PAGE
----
Phoenix Art Museum fashion design curator Dennita Sewell sees ASU program as opportunity to keep fashion talent in state

Dennita Sewell, director of Arizona State University’s fashion program, stood at the front of her global fashion industry class, impeccably dressed — as one might expect of someone whose career has been dedicated to fashion.

In addition to helming the brand-new fashion program at ASU, Sewell also serves as curator of fashion design at the Phoenix Art MuseumDennita Sewell received her master's in costume design from Yale and worked at the Metropolitan Museum of Art as a collection curator prior to coming to the Phoenix Art Museum., where she oversees one of the premier collections of fashion in the country. For her, fashion has been a lifelong pursuit.

“I started sewing before I could read,” Sewell said. “It was going on in our house and it was part of what we did, so it was in me like a language from very early.”

She hopes to pass the patience and influence of her mother and her mentors on to the 85 students enrolled in the Herberger Institute for Design and the Arts program.

During the first week of classes she lectured some of those students on the consumer cycle and took time to ask what their career aspirations are.

Journalism junior Leah Goldberg quickly shared her interest in the coverage of fashion and her hopes that the fashion-design courses will be an area of focus alongside her journalism degree.

“News got out that (Sewell) was going to be the head of the fashion program at ASU,” Goldberg said. “So I decided to interview her for a podcast, and we got to talking and I was like, ‘This is something that I’d definitely be interested in.’ ”

Epicenter for Phoenix fashion industry

For Herberger Institute Dean Steven Tepper, the question was how to build a program that students were requesting that could also be co-created with the talent of the Valley.

“We want to build this with our community from the beginning. We want to be an epicenter for fashion in Phoenix, for people in the fashion industry to connect through and with our students and to drive the fashion scene in this city,” Tepper said.

 teaches a class at ASU fashion program

Dennita Sewell

Until the fall 2017 semester, there was no four-year degree in fashion design offered at a state-university level in Arizona. Sewell saw a desire for the program from students and an opportunity to keep fashion talent in state.

“The way people are shopping is transitioning from brick-and-mortar to online and the rapid pace at which fashion is being created,” Sewell said. “Part of the curriculum that we’ve organized is seeing what new technologies are and keeping up or leading those changes and engaging these in our program.”

Sewell said she would like to see the program train graduates for a global industry that’s worth $698 billion worldwide, according to the World Bank 2010 report.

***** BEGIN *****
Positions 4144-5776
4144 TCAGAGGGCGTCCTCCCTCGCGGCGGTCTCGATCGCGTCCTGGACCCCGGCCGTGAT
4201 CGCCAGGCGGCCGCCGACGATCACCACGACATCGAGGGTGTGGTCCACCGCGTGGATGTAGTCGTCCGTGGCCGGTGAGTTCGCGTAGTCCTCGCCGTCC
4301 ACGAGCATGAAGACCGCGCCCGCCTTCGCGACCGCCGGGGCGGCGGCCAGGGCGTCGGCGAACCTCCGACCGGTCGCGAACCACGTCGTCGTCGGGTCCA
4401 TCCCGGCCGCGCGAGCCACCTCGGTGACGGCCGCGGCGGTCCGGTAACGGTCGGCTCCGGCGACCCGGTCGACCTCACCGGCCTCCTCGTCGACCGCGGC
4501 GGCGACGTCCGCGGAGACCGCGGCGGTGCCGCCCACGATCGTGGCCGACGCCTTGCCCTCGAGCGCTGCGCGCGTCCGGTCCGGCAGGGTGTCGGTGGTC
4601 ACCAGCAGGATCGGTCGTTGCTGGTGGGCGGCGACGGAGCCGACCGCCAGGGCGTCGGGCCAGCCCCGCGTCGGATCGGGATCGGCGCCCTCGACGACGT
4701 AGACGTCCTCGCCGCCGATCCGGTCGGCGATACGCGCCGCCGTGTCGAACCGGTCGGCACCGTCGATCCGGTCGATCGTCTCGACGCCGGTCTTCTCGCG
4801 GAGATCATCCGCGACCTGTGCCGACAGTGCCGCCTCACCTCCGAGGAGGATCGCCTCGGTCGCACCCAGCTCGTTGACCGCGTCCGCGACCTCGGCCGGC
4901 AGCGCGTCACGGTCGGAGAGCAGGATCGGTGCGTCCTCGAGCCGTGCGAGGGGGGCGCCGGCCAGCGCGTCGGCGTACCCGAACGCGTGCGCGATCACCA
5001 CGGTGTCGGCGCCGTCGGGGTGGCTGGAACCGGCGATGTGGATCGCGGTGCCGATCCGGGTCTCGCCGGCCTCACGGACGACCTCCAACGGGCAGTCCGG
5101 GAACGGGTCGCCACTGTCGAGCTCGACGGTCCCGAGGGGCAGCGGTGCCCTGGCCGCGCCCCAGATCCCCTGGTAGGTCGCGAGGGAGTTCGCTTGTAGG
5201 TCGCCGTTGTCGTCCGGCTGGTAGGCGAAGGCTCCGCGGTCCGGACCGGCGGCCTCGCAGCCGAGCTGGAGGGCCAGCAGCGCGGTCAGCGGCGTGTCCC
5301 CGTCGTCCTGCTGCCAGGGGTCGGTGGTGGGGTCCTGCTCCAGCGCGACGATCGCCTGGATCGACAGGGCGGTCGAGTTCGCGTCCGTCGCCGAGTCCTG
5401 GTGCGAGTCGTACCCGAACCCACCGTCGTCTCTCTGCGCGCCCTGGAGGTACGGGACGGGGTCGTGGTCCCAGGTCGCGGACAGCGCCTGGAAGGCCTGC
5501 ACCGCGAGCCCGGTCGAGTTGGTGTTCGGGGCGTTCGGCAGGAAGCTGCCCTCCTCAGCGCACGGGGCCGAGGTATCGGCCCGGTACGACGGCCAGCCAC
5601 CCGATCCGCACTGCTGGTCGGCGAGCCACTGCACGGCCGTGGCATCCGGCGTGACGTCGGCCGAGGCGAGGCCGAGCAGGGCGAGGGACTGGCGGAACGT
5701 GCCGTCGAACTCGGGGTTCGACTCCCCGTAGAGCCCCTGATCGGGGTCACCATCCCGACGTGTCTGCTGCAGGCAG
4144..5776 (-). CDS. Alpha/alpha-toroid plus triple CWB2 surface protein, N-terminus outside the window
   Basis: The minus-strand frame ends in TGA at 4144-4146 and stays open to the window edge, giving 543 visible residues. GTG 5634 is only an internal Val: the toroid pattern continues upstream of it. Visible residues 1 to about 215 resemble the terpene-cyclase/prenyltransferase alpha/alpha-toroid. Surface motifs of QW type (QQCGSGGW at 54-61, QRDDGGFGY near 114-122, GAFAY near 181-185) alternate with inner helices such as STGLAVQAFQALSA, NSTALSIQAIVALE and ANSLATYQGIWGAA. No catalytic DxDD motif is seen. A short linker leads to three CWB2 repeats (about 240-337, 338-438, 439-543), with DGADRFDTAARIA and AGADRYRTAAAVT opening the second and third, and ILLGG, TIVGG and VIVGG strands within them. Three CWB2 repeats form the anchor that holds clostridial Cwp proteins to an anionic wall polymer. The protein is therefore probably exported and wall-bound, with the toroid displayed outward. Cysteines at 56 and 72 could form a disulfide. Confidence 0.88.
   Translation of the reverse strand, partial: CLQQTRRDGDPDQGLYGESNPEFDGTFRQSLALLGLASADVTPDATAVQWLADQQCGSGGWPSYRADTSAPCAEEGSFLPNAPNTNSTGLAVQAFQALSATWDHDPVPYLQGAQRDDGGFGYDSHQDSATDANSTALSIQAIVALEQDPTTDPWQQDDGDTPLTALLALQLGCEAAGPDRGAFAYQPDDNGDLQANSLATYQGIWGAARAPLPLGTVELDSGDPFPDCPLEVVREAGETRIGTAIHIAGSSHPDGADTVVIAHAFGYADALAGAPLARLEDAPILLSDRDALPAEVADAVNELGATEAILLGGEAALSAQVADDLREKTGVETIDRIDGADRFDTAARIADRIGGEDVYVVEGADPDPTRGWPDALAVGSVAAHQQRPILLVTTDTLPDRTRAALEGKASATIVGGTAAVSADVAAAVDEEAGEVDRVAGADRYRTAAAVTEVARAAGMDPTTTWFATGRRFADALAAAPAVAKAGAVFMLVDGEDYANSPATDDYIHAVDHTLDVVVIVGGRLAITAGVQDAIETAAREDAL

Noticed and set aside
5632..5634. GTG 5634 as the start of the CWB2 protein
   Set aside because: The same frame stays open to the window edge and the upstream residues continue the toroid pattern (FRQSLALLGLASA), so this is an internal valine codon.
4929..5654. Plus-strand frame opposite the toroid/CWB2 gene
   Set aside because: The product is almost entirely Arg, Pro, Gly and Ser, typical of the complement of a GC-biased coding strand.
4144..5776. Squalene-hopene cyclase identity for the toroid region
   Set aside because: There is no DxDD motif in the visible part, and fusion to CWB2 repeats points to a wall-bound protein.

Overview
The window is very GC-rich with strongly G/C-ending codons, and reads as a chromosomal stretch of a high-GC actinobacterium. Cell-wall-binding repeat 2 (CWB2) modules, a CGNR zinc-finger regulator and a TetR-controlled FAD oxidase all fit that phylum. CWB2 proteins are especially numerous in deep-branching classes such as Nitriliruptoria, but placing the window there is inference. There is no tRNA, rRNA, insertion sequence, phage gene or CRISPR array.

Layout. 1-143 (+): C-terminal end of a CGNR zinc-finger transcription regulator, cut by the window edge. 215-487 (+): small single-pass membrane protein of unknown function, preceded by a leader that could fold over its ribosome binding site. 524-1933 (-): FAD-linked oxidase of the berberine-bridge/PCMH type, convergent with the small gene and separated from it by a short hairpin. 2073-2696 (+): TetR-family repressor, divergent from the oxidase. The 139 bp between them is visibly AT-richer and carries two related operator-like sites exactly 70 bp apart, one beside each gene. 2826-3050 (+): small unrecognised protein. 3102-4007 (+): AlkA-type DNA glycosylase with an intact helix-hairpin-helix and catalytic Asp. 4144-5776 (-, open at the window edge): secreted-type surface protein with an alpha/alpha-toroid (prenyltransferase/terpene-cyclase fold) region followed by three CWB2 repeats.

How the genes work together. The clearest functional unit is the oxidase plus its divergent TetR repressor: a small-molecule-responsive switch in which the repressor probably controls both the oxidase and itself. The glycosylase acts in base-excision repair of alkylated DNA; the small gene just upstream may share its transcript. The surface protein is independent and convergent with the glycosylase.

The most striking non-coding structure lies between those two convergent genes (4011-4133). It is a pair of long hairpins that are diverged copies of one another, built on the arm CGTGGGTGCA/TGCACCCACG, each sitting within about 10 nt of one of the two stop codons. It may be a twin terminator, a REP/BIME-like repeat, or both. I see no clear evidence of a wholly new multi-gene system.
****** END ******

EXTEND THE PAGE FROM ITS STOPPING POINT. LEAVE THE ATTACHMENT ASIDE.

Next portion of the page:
To that end, the degree path is organized into track specialization: sustainability, technology, marketing and merchandising, fabrics and fibers, management and leadership, costuming and business and entrepreneurship.

“It’s a wonderful time to be starting a program where we can really work with industry peoples,” Sewell said. “We can respond to that and provide students in Arizona with connections, with a curriculum that is really valid to the industry as it’s transitioning, I think we have high hopes for the expected impact of this program.”

Building from the basics

Visiting Assistant Professor Galina Mihaleva, who made the decision to return to ASU from Nanyang Technological University in Singapore, equates fashion to the designing of a second skin. She said it begins with the basics like her apparel construction course.

“The aim of this program is to create very fundamental and very basic training and then give the opportunity to students to channel out to collaborate and to become more interdisciplinary,” said Mihaleva, who had worked for the dance department in the then-Herberger College and graduated from ASU with a master’s in fine arts.

During the first week of class she was already putting these fundamentals into practice, leading a class of 20 students in apparel construction and in their creation of individual “clothing construction bibles.” Students would sew nearly 50 different seams and keep them together in their “bibles.”

Patiently, Mihaleva walked students like junior fashion design major Richard Ware through the importance of a 5/8-inch seam allowance as they learned to use the industry-standard Juki sewing machines.

A teacher helps a student understand a seam in the ASU fashion program

Visiting Assistant Professor Galina Mihaleva talks fashion design junior Richard Ware through his first seam sewing assignment in her apparel construction class at the Tempe Center on August 29. Photo by Deanna Dent/ASU Now

“This is my first sewing class. I’ve done prerequisites, so this is my first everything!” Ware said excitedly.

Nearby, industrial engineering junior Mohamed Razouki ironed his fabric prior to sewing his first seams. He recognized the similarities between his own major and fashion design.

“You have to be precise when you construct material or break down equations or formulas,” Razouki said. “Also patience, because like in engineering there are certain problems that take a long time for you to solve, and the same thing with fashion — if you don’t have patience half of your things won’t come out.”

For Mihaleva, teaching goes both ways.

“I have a lot learn from them,” she said. “I’m looking forward to our students at ASU. To learn from them and to inspire them.”

Deanna Dent

Photographer , ASU News